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Format a 160GB drive for use with a G4/400MHz System
Normally, under OS 9 and OS X, a G4/400 cannot handle hard drives that exceed 128GB in size. People tell us that's because of the IDE/ATA hardware. So tell me why ... booting from an OS X 10.1.5 partition, my Samsung 160GB hard drive can be formatted up to 149 GB (1K = 1024 Bytes), and partitioned as I liked. And it can then be used under OS X 10.3.3 with full capacity.

Only drawback: OS X 10.3 cannot be installed on the last partition, otherwise 20GB will be lost. But even under OS X 10.3.3, this last partition can be used for storage etc. So if you have a large hard drive, an older Mac, and the 10.1.5 version of OS X, try formatting the drive there; you may be surprised by the results.

[robg adds: I can't confirm this one as I don't have access to an older Mac with which to test. However, if true, I know a few people who would be quite happy. If someone else tests this, please post your comments.]
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Format a 160GB drive for use with a G4/400MHz | 12 comments | Create New Account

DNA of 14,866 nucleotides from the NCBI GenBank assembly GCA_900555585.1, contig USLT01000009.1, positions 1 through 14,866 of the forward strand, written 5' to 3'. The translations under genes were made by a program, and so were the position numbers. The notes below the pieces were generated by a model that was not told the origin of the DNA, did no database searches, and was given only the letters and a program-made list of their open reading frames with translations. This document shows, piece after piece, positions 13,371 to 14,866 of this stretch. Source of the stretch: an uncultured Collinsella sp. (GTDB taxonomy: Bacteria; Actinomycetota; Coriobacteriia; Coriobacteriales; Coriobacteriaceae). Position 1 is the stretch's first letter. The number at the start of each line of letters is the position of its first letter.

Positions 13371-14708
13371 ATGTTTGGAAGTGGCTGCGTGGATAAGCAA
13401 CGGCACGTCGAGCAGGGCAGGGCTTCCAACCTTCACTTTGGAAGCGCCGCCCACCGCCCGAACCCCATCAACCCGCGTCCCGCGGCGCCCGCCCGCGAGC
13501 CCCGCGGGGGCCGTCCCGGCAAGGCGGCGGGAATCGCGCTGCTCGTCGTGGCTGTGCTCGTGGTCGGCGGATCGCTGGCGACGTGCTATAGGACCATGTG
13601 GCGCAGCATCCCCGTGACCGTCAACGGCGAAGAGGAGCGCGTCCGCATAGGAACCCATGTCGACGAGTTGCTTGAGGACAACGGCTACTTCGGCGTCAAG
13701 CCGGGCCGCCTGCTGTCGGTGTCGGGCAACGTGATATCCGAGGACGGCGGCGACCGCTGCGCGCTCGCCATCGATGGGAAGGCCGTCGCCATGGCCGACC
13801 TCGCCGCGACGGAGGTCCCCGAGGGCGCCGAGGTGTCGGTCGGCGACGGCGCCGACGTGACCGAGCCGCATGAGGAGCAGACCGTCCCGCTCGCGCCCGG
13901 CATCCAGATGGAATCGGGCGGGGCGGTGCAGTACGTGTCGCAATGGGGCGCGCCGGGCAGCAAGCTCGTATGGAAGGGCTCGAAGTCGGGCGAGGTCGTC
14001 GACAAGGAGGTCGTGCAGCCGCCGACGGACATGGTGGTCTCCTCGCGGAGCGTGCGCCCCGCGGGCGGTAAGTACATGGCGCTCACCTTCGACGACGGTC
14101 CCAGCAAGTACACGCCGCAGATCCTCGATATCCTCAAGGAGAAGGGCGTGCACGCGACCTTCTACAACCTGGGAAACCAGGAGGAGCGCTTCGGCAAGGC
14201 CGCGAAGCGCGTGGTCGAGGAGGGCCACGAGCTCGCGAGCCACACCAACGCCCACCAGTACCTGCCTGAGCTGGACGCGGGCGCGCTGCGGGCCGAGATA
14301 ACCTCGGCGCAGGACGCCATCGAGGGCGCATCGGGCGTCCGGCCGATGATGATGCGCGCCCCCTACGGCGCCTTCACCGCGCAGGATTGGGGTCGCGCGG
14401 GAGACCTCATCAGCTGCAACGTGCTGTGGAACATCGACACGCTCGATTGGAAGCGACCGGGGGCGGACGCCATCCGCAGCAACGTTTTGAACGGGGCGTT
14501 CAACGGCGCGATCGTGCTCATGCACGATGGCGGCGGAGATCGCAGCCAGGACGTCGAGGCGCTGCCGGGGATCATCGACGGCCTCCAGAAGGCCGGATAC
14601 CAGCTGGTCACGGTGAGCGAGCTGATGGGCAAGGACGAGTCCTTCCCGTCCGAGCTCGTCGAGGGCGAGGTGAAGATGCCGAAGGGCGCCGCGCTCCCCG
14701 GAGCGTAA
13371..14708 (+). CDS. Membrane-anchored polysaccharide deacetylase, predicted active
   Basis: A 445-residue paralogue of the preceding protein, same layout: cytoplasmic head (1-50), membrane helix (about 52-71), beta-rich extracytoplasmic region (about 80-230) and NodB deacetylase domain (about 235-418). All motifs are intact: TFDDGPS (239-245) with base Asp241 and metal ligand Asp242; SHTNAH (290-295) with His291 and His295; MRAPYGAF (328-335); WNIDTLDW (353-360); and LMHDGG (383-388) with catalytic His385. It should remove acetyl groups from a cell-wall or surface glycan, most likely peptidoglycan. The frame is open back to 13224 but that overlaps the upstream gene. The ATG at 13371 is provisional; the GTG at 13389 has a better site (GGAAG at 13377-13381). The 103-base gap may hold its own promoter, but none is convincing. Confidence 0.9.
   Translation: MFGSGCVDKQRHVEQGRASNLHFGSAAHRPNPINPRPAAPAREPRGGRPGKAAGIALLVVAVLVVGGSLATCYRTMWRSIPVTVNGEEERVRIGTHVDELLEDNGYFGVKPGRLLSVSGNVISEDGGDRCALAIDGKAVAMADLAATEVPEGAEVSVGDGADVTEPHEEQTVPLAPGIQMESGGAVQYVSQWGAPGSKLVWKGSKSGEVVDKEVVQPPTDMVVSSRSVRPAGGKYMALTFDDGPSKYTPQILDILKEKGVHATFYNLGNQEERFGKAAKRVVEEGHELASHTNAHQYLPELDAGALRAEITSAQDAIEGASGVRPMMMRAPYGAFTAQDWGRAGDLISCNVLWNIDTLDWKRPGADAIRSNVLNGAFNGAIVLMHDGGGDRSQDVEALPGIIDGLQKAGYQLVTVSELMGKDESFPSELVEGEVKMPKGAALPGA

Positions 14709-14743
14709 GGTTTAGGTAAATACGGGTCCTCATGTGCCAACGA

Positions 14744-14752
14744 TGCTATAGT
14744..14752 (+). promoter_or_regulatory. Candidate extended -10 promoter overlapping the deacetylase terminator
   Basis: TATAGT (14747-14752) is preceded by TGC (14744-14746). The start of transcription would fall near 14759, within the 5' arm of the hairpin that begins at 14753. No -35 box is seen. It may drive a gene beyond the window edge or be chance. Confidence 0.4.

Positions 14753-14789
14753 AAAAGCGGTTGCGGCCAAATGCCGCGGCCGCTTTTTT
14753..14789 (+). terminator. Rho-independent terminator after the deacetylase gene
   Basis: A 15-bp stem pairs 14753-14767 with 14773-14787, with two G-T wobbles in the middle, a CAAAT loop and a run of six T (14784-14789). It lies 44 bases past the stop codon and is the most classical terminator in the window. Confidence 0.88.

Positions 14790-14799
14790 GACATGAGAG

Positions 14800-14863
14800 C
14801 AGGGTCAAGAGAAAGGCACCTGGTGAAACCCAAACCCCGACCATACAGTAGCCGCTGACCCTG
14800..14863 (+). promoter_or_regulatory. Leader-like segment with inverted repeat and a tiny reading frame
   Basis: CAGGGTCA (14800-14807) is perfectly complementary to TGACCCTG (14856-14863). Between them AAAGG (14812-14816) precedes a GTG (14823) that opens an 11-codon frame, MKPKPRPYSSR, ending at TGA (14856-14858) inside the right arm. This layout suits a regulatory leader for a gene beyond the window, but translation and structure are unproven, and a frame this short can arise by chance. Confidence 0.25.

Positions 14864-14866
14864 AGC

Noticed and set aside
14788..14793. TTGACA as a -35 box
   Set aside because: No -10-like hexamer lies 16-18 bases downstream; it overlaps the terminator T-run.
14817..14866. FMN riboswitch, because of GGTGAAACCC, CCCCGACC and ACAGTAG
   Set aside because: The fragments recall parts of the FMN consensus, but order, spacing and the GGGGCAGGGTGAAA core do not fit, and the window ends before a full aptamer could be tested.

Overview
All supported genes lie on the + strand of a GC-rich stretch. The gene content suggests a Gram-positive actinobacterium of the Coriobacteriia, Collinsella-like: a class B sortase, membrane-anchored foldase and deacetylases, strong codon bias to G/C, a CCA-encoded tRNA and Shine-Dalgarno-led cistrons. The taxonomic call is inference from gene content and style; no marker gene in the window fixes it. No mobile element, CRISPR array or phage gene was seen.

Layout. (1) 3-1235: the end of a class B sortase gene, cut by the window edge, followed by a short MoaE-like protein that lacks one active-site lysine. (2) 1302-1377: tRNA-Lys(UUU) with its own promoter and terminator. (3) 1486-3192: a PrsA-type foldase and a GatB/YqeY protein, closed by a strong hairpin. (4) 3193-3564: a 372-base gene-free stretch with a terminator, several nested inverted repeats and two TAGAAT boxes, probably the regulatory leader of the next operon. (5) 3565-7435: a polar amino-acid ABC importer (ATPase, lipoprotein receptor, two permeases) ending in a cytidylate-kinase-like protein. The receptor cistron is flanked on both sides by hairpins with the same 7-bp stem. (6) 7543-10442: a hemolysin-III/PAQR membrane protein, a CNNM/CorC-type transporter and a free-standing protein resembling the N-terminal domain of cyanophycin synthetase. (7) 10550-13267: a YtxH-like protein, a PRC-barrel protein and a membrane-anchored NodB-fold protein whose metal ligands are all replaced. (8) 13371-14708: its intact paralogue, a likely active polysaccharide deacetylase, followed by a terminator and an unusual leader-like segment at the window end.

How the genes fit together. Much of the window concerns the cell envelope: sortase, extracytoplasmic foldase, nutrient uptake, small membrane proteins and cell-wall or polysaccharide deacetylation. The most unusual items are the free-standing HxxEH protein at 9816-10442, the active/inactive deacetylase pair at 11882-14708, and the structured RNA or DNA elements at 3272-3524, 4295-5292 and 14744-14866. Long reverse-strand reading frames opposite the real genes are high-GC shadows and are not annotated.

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Format a 160GB drive for use with a G4/400MHz
Authored by: mithras on Apr 22, '04 11:48:52AM

Have you tried filling the drive all the way up, and then recovering data from it? I wouldn't trust a drive "successfully" formatted under 10.1.5 until fully tested.

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Format a 160GB drive for use with a G4/400MHz
Authored by: silverkeeper on Apr 22, '04 12:16:49PM

The 128GB limit applies to internal drives on this (and other Macs. The built-in IDE/ATA interface handles a max size of 128GB.

For external drives, there is no limit like this.